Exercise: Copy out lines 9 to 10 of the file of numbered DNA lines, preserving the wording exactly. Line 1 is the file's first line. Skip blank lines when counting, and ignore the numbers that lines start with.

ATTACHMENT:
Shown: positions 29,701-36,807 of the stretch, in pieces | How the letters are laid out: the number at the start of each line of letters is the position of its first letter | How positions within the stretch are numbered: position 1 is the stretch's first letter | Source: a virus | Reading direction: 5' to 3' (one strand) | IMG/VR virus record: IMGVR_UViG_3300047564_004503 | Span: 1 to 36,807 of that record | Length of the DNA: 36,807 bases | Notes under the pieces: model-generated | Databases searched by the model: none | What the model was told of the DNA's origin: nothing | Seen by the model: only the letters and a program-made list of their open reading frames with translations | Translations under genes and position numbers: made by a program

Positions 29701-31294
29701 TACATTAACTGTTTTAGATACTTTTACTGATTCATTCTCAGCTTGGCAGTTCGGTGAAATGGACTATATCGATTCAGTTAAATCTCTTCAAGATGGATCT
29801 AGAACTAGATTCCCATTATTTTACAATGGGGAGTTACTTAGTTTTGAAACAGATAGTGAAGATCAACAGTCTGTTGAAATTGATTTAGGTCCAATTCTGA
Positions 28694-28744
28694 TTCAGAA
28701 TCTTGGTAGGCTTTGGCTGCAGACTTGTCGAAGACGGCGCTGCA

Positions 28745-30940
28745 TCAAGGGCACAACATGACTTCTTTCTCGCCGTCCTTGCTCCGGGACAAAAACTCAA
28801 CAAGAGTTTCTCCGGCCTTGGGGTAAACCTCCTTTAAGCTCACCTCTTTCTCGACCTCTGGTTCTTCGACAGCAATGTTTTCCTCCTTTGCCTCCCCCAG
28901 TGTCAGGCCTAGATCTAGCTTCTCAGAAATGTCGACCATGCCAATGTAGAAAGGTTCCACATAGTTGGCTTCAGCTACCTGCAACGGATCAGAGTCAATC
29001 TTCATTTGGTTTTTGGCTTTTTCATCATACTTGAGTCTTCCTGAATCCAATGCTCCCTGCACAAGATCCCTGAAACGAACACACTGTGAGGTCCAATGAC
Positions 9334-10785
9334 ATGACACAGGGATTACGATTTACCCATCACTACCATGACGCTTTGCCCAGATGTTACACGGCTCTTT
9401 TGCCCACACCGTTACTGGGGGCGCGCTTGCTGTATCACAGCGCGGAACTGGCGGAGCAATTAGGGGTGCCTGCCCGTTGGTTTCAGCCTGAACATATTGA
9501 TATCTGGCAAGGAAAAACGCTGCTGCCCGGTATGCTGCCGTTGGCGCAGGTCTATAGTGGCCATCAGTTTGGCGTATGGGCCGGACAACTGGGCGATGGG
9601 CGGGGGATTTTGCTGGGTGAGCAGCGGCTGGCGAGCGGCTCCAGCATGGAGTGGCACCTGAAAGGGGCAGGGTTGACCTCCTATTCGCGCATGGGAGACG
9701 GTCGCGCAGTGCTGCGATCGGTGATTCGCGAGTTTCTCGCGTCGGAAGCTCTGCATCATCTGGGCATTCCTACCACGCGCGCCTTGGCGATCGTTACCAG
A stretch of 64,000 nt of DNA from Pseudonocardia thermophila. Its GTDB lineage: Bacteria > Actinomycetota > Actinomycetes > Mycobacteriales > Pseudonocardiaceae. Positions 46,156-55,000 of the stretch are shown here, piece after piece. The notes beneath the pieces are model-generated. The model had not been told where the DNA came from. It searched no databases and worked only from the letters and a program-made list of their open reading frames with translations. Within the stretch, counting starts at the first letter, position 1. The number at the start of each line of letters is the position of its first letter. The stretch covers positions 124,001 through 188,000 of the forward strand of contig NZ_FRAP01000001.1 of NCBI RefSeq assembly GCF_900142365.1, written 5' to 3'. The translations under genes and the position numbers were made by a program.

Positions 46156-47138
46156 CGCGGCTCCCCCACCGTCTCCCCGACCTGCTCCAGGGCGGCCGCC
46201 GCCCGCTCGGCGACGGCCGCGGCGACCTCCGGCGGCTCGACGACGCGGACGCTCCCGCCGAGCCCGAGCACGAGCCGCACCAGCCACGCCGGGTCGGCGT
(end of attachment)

28745 TCAAGGGCACAACATGACTTCTTTCTCGCCGTCCTTGCTCCGGGACAAAAACTCAA
28801 CAAGAGTTTCTCCGGCCTTGGGGTAAACCTCCTTTAAGCTCACCTCTTTCTCGACCTCTGGTTCTTCGACAGCAATGTTTTCCTCCTTTGCCTCCCCCAG